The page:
One of the odd things about people with very left-wing views on the Middle East is that they're obsessed with the political influence of American Jews yet almost completely unfamiliar with the actual beliefs of the subject of their obsession.
Yes, many—likely most—Israelis want this or that part of the city to go ultimately to the Palestinian Authority, a larger portion more forthcoming than less… But none want any of it to go to Hamas. Who will be the legatee, however, is not something that Israel has the ability to decide. Some Israelis want the whole of Jerusalem to remain under their sovereignty. That is neither feasible nor desirable. The opportunities are very small, indeed. The Arabs are enraged, although they are easily enraged and have been enraged for decades. Since the mid-1800s, Jerusalem has had a Jewish majority.
In fact, Israel explicitly told them that it would, and Washington--with some regret, to be sure--accepted the fact. So why are the Obami having such conniptions?
Well, actually it's the governments of Israel and Palestine that are equal in this way. And it's in the propensity of high public officials to engage in sexual aggression against women. In fact, Israel wins the prize on this count. Former president Moshe Katzav resigned from office in order to ward off (unsuccessfully, it appears) an eight-count indictment on serious charges. The trial is now in process.
I. “Trying to explain the doctrine of the Trinity to readers of The New Republic is not easy.” On June 2, 1944, W.H. Auden penned that sentence in a letter to Ursula Niebuhr. On January 26, 2010, Andrew Sullivan posted it as the “quote for the day” on his blog. Displaced and unglossed quotations are always in some way mordant, and bristle smugly with implications. Let us see what this one implies. Auden was at Swarthmore when he wrote his letter to his friend.
The Financial Times is the six-day-a-week newspaper of the Pearson Publishing Group. It is, then, the sister of The Economist. Both are widely read, although the weekly magazine--that is, the latter journal--no longer has much competition in the English-speaking world. (And certainly not from Time or Newsweek.) Ten years ago, in a TNR piece about The Economist, Andrew Sullivan pointed out a particularly noxious passage in the magazine’s pages. Here’s what he wrote back then: Other vestigial Brittery abounds, including the usual condescension to Israel.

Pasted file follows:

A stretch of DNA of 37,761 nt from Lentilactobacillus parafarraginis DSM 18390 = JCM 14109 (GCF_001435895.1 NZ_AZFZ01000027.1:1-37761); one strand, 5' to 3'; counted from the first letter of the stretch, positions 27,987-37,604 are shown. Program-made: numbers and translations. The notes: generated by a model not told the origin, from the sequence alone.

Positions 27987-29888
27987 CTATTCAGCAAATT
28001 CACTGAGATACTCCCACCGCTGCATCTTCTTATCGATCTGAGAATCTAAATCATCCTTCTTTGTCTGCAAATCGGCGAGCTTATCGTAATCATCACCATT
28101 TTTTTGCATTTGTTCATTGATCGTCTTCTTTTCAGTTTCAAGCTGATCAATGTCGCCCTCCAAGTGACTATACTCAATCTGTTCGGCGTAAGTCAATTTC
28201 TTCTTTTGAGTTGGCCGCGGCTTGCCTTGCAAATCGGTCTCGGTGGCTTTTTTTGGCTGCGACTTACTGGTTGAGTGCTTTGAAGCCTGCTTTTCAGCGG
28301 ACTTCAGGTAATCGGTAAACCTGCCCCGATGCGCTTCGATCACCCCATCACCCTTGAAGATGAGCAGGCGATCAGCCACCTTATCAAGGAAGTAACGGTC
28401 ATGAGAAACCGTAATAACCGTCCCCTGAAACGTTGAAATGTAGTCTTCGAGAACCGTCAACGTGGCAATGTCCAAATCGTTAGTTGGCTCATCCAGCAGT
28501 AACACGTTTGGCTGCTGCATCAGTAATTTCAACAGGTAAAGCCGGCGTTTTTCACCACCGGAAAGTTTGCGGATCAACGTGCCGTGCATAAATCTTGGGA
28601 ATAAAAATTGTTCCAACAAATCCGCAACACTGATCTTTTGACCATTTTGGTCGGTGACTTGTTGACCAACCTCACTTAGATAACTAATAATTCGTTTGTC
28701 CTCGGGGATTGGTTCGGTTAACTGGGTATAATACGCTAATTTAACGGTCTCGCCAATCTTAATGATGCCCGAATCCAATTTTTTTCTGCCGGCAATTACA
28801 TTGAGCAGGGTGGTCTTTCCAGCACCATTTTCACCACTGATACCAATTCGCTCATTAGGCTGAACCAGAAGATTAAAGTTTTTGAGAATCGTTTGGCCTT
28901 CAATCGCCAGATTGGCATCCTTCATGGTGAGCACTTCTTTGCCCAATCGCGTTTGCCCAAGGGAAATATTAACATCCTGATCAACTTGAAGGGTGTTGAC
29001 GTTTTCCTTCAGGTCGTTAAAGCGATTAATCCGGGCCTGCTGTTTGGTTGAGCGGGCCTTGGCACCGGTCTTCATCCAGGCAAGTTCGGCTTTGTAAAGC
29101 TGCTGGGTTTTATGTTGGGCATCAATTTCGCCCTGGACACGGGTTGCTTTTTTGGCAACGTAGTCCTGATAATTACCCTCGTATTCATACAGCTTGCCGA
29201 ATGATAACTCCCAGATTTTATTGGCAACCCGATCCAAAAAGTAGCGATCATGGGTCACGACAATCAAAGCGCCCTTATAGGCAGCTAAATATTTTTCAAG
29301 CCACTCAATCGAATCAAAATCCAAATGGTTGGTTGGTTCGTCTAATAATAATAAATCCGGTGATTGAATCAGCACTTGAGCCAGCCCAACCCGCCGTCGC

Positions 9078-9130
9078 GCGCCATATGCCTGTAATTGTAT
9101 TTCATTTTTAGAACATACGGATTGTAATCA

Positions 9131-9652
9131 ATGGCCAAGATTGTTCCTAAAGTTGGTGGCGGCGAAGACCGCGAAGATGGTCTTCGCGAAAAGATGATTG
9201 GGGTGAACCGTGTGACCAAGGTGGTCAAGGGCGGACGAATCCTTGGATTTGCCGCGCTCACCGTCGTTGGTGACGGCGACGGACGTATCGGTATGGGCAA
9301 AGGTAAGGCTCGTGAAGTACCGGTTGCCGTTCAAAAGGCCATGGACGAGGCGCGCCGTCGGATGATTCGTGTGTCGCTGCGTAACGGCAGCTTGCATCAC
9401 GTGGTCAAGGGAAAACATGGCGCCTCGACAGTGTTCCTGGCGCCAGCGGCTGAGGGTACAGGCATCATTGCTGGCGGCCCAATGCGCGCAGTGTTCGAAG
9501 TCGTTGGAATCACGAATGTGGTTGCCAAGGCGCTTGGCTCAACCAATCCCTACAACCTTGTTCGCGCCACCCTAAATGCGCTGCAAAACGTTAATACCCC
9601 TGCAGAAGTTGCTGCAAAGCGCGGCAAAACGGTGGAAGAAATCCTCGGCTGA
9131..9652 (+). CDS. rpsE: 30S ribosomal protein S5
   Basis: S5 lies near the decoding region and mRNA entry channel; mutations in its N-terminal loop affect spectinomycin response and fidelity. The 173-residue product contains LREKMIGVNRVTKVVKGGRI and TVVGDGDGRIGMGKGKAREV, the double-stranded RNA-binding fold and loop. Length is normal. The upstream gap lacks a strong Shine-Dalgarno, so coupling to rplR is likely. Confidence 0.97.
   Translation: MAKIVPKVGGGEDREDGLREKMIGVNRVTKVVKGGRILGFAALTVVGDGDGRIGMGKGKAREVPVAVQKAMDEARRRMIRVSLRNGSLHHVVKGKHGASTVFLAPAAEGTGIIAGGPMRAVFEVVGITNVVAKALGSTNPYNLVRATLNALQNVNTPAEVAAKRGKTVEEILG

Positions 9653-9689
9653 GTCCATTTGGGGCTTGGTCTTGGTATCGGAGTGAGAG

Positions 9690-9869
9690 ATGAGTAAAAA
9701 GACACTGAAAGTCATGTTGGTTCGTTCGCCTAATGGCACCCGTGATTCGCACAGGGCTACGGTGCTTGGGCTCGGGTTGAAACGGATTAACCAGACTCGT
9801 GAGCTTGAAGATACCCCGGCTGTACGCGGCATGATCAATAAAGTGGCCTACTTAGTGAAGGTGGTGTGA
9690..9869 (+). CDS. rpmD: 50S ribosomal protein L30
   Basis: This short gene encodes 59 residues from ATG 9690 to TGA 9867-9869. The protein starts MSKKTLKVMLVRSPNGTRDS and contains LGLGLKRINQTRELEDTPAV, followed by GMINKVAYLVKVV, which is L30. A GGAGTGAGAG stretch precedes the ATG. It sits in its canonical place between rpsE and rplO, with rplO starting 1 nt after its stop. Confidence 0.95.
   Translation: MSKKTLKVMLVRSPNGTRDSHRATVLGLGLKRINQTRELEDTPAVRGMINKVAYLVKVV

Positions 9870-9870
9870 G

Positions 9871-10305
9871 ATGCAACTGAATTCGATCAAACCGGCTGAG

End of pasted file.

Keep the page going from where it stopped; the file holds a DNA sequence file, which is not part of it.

All deaths leave a void, but mourners for Avrom Sutzkever, arguably the greatest Yiddish poet of the twentieth century, are feeling an accordingly outsize loss. Remembering the life and reading the work, one is struck once more by how genius and circumstance combine to create a means of expressing the inexpressible--and in a way that seems, considering the circumstances, almost natural.
The Invention of the Jewish People By Shlomo Sand Translated by Yael Lotan (Verso, 400 pp., $34.95) By the books an age reads and respects ye shall know it.
Jews usually go out to the movies on Christmas ... and then they go out to eat "Chinese." I've spent it writing. Below is my harvest. I wish you all good cheer. Here are the motifs of my writing day. Alas, none of them cheery. 1. THE REAL GRIM REAPER: HOLY DAY VICTIMS IN IRAQ AND PAKISTAN 2. COLD COMMON SENSE ABOUT IRAN FROM, MIRABILI DICTU, "THE NEW YORK TIMES" 3. A WISE EUROPEAN FOREIGN MINISTER: "WE SHOULD SHUT UP ABOUT THE MIDDLE EAST" 4. A SOBER "TIMES" PIECE ON ISRAELI MILITARY DOCTRINE 5.
On September 3, 2000, Pope John Paul II, the Vicar of Christ beloved even by Jews, beatified Pius IX, one of his predecessors who reigned from 1846-1878. He was a nasty anti-Semite who re-established the ghetto in Rome and was instrumental in the kidnapping of a six-year old Jew boy who had been forcibly converted to Catholicism and whom the church itself kept in the Vatican away from his parents. These are not the least of his sins; nor are they the worst. But they contribute richly to his biography as a Jew-hater.